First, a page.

Over the past few years, as G train ridership has grown, calls to improve service have as well. Lately, the Riders Alliance — an organization for which I sit on the board — with the support of State Senators Daniel Squadron and Martin Malavé Dilan has urged politicians and the MTA to improve G train service, and after Squadron and Dilan requested that the transit agency at least give the line the courtesy of a review, the MTA will oblige.
As Reuven Blau of The Daily News reports today, the MTA has promised to conduct an examination of the G train. As it did with the F and L trains before, the MTA will try to assess the G experience while looking for ways to improve the line and attract more riders. While the station infrastructure along the IND Crosstown line leaves much to be desired, even some small fixes — such as free out-of-system transfers — could ease rider complaints. The MTA anticipates releasing the results of the line review at the end of June.
“G train riders spoke. Now, this Full Line Review will give us real answers to lead to real changes,” Squadron, an influential voice in Albany for transit, said. “Working together in the past, we’ve made dramatic improvements throughout the system — including first-of-their-kind Full Line Reviews that led to better F and L train service. The MTA deserves great credit for its willingness to continue working together toward the reliable service G train riders deserve. Thank you to Senator Dilan, our colleagues, and the Riders Alliance for their continued advocacy.”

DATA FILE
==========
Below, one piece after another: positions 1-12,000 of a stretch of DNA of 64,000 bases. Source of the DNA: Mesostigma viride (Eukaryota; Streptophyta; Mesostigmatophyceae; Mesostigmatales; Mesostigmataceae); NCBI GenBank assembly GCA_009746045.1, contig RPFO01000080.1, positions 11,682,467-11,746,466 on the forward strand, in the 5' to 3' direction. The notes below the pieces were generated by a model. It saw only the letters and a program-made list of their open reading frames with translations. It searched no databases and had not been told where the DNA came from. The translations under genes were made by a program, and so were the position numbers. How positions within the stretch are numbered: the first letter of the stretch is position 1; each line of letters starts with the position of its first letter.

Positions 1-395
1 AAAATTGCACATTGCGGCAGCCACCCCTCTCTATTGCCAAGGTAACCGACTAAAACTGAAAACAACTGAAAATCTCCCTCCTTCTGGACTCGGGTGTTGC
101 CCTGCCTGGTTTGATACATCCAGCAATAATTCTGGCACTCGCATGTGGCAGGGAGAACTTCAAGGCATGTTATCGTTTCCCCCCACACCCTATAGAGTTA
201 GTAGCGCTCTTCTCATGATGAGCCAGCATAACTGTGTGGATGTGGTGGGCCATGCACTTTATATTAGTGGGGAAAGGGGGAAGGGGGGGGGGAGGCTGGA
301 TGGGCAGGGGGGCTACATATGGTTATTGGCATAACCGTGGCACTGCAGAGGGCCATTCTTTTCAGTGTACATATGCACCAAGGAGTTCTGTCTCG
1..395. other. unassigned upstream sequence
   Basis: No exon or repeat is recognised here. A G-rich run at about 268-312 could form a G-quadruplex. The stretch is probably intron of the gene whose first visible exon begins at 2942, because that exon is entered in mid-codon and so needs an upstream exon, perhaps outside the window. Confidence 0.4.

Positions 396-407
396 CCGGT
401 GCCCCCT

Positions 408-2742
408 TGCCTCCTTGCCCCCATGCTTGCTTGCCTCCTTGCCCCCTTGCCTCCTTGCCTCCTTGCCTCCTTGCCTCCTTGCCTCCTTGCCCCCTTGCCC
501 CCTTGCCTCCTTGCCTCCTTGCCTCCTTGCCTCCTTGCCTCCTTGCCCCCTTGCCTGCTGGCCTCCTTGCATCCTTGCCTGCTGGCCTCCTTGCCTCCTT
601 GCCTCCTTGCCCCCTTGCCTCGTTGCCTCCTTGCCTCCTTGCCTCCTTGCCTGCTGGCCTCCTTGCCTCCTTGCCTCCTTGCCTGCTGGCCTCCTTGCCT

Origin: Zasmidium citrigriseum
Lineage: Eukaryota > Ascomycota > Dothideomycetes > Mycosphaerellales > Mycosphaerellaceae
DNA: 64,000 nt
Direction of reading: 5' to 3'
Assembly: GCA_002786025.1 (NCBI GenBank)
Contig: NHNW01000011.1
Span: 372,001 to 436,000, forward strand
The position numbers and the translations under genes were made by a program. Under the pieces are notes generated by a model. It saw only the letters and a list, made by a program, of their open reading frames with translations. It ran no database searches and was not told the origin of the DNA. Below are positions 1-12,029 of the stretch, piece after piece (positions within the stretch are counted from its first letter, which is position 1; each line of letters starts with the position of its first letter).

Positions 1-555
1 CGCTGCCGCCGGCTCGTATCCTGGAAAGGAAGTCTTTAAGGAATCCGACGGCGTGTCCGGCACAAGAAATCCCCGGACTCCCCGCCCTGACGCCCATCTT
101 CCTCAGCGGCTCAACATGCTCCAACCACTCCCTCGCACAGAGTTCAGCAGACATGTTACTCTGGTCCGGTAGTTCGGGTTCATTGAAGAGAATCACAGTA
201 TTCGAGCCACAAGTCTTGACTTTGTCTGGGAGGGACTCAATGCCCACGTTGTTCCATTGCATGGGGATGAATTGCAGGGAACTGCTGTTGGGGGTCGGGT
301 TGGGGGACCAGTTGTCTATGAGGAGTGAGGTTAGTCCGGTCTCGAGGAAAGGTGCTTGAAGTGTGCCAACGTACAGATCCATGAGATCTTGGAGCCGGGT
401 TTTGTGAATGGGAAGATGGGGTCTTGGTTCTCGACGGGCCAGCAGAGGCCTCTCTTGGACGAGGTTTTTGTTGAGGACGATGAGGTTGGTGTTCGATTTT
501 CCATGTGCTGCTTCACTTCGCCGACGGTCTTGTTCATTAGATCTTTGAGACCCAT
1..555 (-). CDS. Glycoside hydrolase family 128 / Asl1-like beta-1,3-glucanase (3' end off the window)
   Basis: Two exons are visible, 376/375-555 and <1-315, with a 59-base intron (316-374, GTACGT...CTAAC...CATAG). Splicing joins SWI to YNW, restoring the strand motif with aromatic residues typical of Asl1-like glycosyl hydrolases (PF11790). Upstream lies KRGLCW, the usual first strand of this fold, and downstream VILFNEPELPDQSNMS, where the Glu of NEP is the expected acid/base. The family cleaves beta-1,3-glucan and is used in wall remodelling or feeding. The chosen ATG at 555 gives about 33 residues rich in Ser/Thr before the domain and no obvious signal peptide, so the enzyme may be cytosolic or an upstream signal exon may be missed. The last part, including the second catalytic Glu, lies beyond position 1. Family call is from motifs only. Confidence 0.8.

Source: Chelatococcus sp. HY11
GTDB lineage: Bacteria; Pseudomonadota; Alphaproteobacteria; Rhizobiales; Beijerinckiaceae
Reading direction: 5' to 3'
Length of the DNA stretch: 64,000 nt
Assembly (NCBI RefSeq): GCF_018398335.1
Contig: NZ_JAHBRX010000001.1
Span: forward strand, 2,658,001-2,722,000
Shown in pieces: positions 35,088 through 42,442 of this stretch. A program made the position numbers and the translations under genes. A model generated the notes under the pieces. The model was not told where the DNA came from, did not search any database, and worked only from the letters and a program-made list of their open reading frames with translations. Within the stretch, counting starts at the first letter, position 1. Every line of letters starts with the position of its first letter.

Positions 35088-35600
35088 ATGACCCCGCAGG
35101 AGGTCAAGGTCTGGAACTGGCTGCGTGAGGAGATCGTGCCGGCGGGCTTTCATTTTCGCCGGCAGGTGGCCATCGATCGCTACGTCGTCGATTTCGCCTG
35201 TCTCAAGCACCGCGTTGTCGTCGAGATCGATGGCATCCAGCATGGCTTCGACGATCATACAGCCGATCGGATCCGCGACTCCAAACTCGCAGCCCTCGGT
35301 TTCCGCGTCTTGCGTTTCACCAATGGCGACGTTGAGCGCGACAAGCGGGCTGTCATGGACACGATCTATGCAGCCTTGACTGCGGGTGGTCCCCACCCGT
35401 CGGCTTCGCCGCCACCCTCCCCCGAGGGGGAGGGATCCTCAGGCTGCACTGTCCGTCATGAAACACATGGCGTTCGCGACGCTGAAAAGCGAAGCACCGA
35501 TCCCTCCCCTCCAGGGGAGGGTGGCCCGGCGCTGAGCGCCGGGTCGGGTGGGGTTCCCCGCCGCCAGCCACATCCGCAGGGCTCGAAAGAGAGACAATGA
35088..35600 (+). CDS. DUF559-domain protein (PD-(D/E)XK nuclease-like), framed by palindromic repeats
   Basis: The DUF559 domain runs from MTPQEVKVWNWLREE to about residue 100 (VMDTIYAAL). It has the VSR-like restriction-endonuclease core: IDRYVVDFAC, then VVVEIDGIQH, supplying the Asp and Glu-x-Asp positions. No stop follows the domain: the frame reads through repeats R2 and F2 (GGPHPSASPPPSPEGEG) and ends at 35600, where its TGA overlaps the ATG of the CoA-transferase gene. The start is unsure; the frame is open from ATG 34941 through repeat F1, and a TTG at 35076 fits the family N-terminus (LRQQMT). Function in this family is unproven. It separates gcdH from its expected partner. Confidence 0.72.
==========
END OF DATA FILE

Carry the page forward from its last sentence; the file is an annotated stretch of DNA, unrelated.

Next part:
Of course, as I’ve noted before, the G train suffers from a chicken-and-egg problem. By not investing in G train service, the MTA stifles ridership, but then, the agency points to low ridership as a reason for not investing in the service. If a study finds demand warrants more frequent trains, longer train sets or even these out-of-system transfers, hopefully, the MTA can find the money needed to improve service. As John Raskin, executive director of the Riders Alliance said, “The MTA is severely underfunded and we know that. In the meantime, we want to identify common-sense solutions to make the train-riding experience better.” And if there’s one thing lacking from New York’s transit planning approach these days, it is common sense.